Governments do some things very well, some things decently, and other things very poorly. Same goes for private companies, community organizations and individuals. Figuring out and constantly renegotiating who does what and where the boundaries lie/should lie is how rational/empirical governance should work; we should have “empirical policymaking” wherever possible.

    It’s too bad some of your readers still have and will have the knee-jerk “all government is bad no matter what” attitude that you rightly criticize. This is the sad result of “process legitimizes outcome” thinking; the same way that ends do not always justify the means, neither do the means always justify the ends!

    • Michael Turner

      “Figuring out and constantly renegotiating who does what and where the boundaries lie/should lie is how rational/empirical governance should work; we should have “empirical policymaking” wherever possible.”

      To some extent, federalism provides the needed laboratory environment. If you can make something work in one state, you have some basis (not necessarily a bullet-proof one, though) for arguing that it might work on a larger scale.

  • Ben

    Since when have politicians been guided by curiosity and the spirit of rational inquiry?

    Let’s be realistic about politicians’ goals. They want to be damaging their opponents, rewarding campaign contributors and placating interest groups. Most government programs are not designed primarily to perform the task they claim to.

    They have to appear to do the thing they claim to, to a certain extent, in order to appear successful. If the policy partly works as claimed, it is because some substance is the easiest way to create the appearance of effectiveness. Alternately, the policy consists of buying off a portion of the electorate, who will then report that the policy works, regardless of how inefficient it is.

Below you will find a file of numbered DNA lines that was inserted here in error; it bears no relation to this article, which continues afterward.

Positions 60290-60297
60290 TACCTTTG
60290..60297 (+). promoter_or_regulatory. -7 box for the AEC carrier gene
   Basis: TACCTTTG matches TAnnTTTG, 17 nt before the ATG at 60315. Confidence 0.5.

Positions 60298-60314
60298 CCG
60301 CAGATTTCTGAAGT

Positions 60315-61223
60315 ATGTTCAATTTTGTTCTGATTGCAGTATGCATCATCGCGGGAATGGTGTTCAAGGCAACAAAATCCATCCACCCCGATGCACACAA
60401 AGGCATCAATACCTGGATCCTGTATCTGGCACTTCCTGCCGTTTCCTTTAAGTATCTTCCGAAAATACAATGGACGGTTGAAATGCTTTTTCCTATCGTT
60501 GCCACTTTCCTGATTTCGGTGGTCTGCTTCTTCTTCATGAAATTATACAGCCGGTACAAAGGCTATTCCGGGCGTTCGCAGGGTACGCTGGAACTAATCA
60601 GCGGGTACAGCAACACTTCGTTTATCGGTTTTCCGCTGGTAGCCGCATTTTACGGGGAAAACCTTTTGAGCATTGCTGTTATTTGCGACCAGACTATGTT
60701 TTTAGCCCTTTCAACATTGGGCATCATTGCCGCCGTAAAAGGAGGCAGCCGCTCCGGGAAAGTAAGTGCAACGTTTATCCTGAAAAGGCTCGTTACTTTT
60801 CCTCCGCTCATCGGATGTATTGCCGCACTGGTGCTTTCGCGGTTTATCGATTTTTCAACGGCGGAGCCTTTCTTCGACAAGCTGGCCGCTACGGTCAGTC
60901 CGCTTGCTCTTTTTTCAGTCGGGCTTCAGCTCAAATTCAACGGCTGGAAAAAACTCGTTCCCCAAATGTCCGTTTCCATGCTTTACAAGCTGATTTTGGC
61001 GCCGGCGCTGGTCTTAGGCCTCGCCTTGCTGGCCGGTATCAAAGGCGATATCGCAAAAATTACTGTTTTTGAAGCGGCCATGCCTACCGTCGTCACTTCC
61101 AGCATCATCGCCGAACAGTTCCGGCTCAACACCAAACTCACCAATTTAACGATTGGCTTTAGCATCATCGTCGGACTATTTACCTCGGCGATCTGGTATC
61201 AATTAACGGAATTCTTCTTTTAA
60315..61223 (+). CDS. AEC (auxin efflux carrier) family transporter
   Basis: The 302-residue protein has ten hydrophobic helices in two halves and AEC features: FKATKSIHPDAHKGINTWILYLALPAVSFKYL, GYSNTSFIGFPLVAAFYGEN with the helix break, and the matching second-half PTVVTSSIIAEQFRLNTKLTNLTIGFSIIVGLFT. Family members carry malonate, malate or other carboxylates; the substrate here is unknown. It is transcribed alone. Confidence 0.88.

On the contrary, the programs that get passed only do so on the condition that they placate various interest groups. There is very little chance of policy rationality in the present setup.

  • Jayson Virissimo

    All government activity is bad, no matter what it does.

    Robin, would you still support Walmart as an institution if it started threatening to imprison you if you didn’t “buy” its products?

    Anarchists don’t dislike government because it does a bad job, but because it uses means that they believe violate norms of justice and is unnecessary.

  • Grant

    This is a good post, IMO.

    Coordination costs are real. As Coase tried to point out, coordination costs should be treated the same way as other costs. When the costs of a public project exceed the benefit, the project should not be undertaken. The fact that people may complain that the project needs to be done is a symptom of them trying to coordinate people, not any indication that its benefits exceed its costs. Government programs are extremely costly not just in their execution, but in all the other costs associated with the government maintaining power.

    People who hate the institution of government do not have to hate all government programs. I find it unlikely that governments, due to their nature as having been created via coercion, are worth their cost. However this does not mean that I believe all government programs are economically inefficient. I am rather fond of our government-created roads, but this does not mean the institution of government is worthwhile just to create those roads.